Breastfeeding Prevalence among an Alaskan Inupiat Eskimo Population
Abstract:Breastfeeding provides valuable immunologic, nutritional, and psychological advantages to infants and is the most desirably complete diet for the infant during the first 6 months of life. The purpose of this exploratory study was to determine the prevalence of breastfeeding in a group of Alaskan Inupiat Eskimos, who live in northern Alaska. A convenience sample of 36 women making up three age cohorts was utilized (women ages 18 to 25, N=11; ages 26 to 40, N=14; ages 41 to 60, N=11). Data collected from these women on their choice of infant-feeding method contributed to measuring the prevalence of breastfeeding. Prevalence was also measured by categorizing the children of these women into three age groups and further classifying them as to how they were fed when they were infants. Statistical analysis was performed utilizing 95% confidence intervals. Results revealed that, in this sample and over the past 20 years, a substantial decline has occurred in the percentage of Inupiat infants exclusively breastfeeding for 6 months or longer. Data also indicated a downward trend in the percentage of mothers between the ages of 26 and 39 who initiate breastfeeding; however, among the mothers aged 18 to 25, data reflected a rising trend.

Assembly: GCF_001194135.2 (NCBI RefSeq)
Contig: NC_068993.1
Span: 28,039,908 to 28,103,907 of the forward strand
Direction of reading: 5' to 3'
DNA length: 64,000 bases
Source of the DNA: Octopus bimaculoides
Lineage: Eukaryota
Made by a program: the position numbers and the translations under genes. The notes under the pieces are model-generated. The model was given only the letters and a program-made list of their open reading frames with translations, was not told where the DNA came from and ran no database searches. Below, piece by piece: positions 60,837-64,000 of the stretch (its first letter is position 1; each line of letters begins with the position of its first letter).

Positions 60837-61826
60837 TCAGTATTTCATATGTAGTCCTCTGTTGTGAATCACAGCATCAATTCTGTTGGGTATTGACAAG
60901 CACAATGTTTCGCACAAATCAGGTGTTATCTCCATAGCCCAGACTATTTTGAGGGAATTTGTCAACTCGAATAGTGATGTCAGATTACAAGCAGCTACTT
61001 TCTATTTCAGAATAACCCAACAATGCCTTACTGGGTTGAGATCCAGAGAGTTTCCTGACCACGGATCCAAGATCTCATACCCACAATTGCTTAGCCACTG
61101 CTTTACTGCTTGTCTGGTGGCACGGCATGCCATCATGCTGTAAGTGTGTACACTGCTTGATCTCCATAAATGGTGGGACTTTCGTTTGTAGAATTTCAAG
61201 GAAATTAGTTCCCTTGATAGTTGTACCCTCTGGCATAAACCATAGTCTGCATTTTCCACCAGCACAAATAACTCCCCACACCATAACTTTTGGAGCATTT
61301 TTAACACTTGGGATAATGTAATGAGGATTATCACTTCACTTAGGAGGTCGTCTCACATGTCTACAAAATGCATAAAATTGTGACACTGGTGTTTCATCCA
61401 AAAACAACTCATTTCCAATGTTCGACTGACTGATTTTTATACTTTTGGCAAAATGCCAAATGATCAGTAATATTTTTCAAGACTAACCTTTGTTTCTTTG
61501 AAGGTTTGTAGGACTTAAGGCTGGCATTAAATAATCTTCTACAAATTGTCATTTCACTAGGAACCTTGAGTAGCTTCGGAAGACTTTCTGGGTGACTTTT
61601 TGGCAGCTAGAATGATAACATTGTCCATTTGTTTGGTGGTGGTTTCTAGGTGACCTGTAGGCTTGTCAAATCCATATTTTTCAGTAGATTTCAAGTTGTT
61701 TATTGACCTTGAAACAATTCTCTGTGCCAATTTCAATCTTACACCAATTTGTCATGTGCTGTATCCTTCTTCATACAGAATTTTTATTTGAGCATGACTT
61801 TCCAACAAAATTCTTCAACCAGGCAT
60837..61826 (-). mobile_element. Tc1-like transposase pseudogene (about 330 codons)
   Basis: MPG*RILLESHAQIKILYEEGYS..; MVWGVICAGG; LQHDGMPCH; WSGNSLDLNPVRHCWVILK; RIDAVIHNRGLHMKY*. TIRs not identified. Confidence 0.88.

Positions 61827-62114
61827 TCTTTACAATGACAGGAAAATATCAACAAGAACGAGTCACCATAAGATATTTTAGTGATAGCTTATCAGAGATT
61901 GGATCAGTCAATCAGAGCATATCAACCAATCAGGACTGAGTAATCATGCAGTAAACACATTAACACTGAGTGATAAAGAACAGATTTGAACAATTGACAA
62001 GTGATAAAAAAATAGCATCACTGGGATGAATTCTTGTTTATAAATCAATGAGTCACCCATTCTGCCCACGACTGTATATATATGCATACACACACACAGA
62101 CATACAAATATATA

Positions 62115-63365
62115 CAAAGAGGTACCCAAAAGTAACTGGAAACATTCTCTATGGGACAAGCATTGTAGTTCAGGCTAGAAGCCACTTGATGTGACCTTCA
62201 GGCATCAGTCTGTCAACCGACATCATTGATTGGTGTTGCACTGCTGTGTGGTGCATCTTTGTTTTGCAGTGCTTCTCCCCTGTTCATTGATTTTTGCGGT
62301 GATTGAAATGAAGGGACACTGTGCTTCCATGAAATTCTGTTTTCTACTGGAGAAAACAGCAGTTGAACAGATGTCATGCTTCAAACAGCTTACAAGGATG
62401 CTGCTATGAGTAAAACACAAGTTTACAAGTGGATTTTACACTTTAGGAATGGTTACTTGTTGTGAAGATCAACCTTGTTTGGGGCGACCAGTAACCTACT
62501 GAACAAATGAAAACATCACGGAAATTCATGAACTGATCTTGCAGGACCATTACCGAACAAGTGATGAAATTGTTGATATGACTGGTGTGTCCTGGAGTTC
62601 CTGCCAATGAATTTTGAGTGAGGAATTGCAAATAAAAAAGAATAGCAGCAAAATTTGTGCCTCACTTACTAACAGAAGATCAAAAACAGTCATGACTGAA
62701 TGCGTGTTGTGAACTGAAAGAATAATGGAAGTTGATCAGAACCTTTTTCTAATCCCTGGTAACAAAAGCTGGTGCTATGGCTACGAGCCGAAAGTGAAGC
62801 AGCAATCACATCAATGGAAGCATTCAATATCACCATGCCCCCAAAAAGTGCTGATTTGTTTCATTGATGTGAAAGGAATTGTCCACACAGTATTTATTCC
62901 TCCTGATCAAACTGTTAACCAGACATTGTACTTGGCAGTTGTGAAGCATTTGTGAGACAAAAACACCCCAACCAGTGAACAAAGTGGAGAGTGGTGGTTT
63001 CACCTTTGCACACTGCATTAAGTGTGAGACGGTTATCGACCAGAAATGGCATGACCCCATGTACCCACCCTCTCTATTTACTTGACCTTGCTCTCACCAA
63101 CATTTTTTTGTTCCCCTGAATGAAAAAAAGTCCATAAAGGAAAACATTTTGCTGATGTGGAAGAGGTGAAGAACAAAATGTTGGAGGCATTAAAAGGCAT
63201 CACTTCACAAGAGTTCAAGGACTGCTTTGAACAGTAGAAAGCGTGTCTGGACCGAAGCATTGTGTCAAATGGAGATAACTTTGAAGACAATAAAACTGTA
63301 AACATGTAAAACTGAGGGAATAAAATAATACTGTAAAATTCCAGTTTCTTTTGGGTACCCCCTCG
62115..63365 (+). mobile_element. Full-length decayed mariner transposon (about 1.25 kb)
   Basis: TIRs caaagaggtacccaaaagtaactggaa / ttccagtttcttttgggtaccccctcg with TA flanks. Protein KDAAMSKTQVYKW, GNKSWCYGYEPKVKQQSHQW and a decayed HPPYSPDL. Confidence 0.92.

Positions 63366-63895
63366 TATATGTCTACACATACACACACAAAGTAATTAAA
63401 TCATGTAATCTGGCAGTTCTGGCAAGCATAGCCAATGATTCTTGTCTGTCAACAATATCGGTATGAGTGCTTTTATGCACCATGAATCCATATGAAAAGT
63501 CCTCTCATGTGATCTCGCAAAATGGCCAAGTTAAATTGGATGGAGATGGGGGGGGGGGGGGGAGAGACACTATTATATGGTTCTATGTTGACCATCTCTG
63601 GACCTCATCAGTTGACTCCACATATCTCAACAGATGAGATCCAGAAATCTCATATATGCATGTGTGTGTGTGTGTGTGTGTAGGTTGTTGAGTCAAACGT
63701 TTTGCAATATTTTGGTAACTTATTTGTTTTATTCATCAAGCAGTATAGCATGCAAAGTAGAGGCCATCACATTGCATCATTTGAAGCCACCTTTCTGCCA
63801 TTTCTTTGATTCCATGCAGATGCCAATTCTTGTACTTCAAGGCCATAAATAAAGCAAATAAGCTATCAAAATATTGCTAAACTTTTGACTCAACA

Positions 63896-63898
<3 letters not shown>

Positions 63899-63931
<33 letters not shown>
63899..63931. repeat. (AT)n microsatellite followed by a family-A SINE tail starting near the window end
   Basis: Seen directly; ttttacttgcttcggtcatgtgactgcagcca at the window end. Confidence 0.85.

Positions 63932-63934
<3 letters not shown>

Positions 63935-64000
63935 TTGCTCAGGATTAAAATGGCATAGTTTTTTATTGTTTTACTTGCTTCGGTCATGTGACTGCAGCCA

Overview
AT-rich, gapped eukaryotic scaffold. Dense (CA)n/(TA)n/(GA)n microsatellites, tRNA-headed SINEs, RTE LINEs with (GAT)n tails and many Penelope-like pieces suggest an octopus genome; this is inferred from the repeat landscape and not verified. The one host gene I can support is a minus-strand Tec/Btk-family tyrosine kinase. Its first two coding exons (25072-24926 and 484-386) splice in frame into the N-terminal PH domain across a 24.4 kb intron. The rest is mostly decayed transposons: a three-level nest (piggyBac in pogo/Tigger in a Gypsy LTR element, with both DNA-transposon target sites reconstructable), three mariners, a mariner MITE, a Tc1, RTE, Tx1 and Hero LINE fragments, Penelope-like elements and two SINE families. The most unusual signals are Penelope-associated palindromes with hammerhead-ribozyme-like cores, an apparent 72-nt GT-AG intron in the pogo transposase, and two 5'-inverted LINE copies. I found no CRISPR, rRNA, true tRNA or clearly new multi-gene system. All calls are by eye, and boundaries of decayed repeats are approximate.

Document Type: Standard Article
Affiliations: 1: SUMMER CUTTING is a Family Nurse Practitioner in Anchorage, Alaska. 2: MARY BETH FLANDERS-STEPANS is an Assistant Professor in the School of Nursing at the University of Wyoming in Laramie, Wyoming.
Publication date: 2001-01-01
- The Journal of Perinatal Education is the official journal of Lamaze International, whose mission is to promote, support, and protect natural, safe, and healthy birth through education and advocacy. The journal publishes peer-reviewed articles and evidence-based, practical resources that childbirth educators and other health care professionals can use to enhance the quality and effectiveness of their care or teaching to prepare expectant parents for birth.
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